How to Grow Broadleaf Cattail


Broadleaf cattail, also known as common cattail, is a perennial plant normally found in marshes or along canals and other waterways. The leaves are evergreen, and the stalks grow as high as 12 feet, although the average height is seven feet. The entire plant is edible or useful for stuffing mats, making baskets and bedding, among other things. The Broadleaf cattail is easy to grow as long as the plant has plenty of moisture. It can be invasive if not kept in check.

Step 1

Plant seedlings that will be near a pond or water feature in your landscape in an organic container that will disintegrate into the soil after time. Fill in around the seedling with compost so that it is at the same level it was in the container you purchased it in. If you bought a bare root plant, place in the container so the crown of the plant is level or just below of the compost. To plant a seedling in a container that will not be going into a pond or water feature, mix one part peat moss to one part compost and fill a container that has no drain holes. Place the plant in the container so the crown of the plant is at or just below the soil.

Step 2

Place the organic containers containing the cattail in a shallow pan of water. Place in full sun to partial afternoon shade for a week while the roots take hold. For decorative containers, find a location in your landscape that has full sun to partial shade. This location must also be convenient to water because if the soil dries out, the cattail will die.

Step 3

Place organic containers on the outer edge of your pond or water feature by burying the container in the soil in shallow water or soil that continually stays wet. The top edge of the container should be level with the soil it is be buried in. Water decorative containers until the soil is soggy. Water every other day unless it rains. The soil must remain soggy all the time for the plant to survive.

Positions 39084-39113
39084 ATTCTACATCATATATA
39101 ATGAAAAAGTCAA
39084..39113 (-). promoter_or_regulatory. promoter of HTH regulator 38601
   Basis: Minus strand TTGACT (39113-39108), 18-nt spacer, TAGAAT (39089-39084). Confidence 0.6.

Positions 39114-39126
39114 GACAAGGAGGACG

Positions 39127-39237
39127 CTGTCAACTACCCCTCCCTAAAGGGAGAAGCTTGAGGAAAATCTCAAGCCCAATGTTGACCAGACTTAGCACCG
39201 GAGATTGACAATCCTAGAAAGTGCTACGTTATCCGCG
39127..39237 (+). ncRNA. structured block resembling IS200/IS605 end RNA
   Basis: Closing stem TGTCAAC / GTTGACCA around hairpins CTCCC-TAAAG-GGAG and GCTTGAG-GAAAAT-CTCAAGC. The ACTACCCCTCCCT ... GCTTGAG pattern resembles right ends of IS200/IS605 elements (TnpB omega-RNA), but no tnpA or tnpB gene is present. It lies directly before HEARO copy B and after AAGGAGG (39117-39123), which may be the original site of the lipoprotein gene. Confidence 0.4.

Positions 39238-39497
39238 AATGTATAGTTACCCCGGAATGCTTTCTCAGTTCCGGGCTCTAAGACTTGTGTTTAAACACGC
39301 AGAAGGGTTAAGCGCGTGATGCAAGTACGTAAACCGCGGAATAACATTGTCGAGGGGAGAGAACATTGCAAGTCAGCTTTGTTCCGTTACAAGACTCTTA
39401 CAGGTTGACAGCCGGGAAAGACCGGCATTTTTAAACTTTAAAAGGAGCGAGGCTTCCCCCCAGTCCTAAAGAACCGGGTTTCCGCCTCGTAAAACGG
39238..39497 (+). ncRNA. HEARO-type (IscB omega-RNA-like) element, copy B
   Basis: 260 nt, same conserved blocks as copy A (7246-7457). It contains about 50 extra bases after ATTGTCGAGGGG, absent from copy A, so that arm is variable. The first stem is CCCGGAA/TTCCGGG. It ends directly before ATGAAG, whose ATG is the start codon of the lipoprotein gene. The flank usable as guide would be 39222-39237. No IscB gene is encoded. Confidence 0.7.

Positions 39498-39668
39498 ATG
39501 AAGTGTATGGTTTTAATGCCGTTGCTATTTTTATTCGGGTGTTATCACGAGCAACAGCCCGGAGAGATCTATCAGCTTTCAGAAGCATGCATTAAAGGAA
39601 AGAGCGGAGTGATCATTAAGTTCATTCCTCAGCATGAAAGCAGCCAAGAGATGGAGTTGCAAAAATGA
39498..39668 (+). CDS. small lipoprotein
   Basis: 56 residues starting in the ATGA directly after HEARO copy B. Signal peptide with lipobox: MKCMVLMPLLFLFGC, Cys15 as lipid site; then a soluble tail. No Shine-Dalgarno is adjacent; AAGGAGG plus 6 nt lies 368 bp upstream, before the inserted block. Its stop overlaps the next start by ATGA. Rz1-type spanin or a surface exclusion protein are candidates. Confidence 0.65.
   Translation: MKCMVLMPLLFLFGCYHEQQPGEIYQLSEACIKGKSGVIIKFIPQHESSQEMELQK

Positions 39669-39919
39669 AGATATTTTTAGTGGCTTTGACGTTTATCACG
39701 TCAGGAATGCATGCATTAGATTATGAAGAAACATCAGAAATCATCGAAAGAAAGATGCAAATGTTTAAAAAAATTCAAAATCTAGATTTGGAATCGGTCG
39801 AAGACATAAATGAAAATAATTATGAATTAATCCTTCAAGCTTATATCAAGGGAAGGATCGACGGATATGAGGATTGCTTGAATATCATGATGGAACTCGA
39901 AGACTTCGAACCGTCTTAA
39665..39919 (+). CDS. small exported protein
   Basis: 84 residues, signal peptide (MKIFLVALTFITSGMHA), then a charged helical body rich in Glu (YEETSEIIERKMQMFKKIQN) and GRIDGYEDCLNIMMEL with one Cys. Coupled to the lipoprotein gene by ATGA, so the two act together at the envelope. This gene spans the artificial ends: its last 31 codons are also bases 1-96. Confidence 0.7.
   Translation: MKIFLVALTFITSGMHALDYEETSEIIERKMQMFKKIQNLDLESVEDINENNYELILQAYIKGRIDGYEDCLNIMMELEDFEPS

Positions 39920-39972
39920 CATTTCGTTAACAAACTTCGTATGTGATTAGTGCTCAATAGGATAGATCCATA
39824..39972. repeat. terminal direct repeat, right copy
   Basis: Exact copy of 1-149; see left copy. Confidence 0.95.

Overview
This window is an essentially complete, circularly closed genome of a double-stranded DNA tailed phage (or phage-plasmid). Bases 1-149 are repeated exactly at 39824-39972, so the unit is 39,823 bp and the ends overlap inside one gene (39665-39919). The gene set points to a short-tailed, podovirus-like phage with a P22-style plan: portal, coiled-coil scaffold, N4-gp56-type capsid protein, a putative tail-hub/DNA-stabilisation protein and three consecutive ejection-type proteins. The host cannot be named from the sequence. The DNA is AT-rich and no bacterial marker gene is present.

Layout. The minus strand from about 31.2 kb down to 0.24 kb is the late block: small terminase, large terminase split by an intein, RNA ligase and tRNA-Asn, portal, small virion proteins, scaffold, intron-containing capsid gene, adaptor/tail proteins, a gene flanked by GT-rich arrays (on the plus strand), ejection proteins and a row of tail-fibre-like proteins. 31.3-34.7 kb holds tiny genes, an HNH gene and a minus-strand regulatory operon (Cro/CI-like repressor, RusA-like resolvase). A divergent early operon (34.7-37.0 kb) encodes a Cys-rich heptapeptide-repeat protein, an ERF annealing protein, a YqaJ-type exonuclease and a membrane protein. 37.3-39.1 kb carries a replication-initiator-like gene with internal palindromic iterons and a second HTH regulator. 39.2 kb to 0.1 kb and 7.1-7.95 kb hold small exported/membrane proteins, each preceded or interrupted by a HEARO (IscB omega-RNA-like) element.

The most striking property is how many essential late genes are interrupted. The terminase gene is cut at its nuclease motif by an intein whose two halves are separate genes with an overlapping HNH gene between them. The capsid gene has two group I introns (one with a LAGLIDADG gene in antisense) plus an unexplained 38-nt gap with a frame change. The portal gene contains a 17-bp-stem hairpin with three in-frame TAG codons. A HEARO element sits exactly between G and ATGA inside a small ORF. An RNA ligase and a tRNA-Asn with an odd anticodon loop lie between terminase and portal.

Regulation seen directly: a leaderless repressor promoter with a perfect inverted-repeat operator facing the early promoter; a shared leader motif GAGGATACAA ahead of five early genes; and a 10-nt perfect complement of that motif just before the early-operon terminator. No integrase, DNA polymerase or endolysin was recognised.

Step 4

Add a handful of fresh compost to the decorative container after the cattail bloom dies off by mixing it into the soil. Repeat with a handful of compost in the spring.

Step 5

Cut the roots from new cattails as they come up, as they will multiply rather quickly. They grow from a rhizome that is located three or four inches below the surface of the soil. If you want an entire side of your pond to have cattails, just let them go for a couple of years and then start cutting off the rhizome. Container-held cattails can also scatter seeds, but they will only grow where the soil stays wet.

Things You'll Need

  • Broadleaf cattail root seedlings
  • Organic containers
  • Shallow pan
  • Container with no drainage holes
  • Compost
  • Peat moss


  • Typha latifolia L.
  • Broadleaf cattail
Keywords: growing Broadleaf Cattail, Planting semiaquatic plants, Common Cattail

About this Author

Dale DeVries has been cooking for over 40 years. First teaching her five daughters to cook, she quickly moved on to teaching at a private High School. Dale has catered parties and weddings throughout her life, from gourmet to the simple family type dinners. She says the fun is in creating new recipes that noone has heard of.